10 Home Safety Tips for the Senior Citizen's Home Exterior

If you plan on staying in your own home during your golden years, it’s a good idea to check it thoroughly for risks to your health and safety. As you do, don’t forget the outside of your home. Maintaining the exterior of your home will keep you safe as you enter and exit and will allow you to take in beautiful summer evenings and crisp autumn days without worrying about falls or other ways of getting hurt. Here are a few guidelines for make the exterior of your home a safe, comfortable, enjoyable place:
  1. Make sure that front and rear steps, porches and outside walkways have good lighting. One of the biggest causes of falls and injury is not being able to see where you’re going. This problem is easily fixed with adequate lighting.
  2. Remove raised door thresholds from entranceways. This is will prevent you from tripping as you enter and exit your home.
  3. Install a ramp to the front and rear door if necessary. Ramps are not only for people who use wheelchairs. They’re safer than stairs for walking up and down, as well.
  4. Make sure your front and rear steps are in good condition. Inspect them regularly for chips, loose boards, and anything else that could trip you up. Have a contractor, carpenter, or handy friend or family member make any necessary repairs.
  5. Install railings on your front and rear steps.
  6. Be sure there are railings for porches, balconies and terraces. Also, make sure those railings are sturdy and securely fastened.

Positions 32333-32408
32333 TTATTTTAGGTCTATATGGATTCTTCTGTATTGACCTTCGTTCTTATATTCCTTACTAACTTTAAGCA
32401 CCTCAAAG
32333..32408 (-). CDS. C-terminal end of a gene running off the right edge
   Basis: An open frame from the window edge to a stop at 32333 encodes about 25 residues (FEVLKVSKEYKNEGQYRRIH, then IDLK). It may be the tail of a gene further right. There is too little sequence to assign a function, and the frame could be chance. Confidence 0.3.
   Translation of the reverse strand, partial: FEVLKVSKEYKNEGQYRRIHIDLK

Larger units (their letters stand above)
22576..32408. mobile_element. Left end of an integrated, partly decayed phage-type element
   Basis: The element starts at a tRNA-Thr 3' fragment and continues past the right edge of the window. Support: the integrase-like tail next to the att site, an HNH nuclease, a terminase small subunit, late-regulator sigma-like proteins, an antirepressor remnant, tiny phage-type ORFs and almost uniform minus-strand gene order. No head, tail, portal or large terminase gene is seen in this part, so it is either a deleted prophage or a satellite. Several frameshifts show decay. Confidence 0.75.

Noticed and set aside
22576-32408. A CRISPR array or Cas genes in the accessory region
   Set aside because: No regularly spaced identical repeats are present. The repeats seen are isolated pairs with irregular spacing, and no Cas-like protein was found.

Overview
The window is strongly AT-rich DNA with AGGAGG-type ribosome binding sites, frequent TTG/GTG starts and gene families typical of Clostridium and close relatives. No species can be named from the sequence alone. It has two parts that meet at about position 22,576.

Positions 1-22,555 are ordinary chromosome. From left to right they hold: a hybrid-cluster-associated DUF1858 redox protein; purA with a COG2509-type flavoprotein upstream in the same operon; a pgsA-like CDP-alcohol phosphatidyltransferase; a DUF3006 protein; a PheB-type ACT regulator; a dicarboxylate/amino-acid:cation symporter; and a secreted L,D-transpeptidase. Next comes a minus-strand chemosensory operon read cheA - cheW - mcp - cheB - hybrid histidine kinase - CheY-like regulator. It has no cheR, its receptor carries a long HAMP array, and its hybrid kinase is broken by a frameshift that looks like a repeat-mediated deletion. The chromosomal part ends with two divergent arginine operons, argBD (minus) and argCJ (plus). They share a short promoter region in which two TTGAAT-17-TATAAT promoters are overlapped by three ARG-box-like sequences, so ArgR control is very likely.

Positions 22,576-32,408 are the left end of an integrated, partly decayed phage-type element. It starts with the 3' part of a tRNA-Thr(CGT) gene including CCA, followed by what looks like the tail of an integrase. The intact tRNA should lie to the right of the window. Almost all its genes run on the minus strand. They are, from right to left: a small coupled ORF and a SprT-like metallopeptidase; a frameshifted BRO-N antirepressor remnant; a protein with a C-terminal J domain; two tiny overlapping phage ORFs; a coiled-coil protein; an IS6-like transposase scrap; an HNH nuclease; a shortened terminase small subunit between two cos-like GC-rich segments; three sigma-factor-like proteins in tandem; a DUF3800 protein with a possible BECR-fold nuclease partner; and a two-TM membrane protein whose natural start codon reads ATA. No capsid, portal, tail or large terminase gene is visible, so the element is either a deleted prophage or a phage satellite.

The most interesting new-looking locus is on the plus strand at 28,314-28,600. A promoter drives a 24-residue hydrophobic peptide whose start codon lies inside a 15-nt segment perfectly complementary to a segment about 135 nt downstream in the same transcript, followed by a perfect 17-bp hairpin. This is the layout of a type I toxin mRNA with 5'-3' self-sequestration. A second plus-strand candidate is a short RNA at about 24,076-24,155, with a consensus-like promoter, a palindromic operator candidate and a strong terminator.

7. Install security lighting along the walkways to the front and rear of the house.
  8. Consider motion-sensor lighting for other outdoor areas. These are lights that pop on and off when someone enters or exits an area. They will make the exterior of your home safer, as well as save you money in energy costs.
  9. Make sure your garage doors are easy to operate. Replace manual garage doors with automatic openers. Keep your automatic door opening systems in good repair.
  10. Be sure that your garage is adequately ventilated. Dangerous fumes from your car and other motorized equipment can quickly fill up a poorly ventilated garage.
These safety tips cover the exterior of your home, but there are plenty of risks inside, as well. Here are additional 13 home safety tips for senior sitizens stairs and hallways. For guidelines on preventing falls and injury in your bathroom, kitchen, bedroom, stairways, and other areas of your home, take a look at our free eBook, 101 Home Safety Tips for Seniors.

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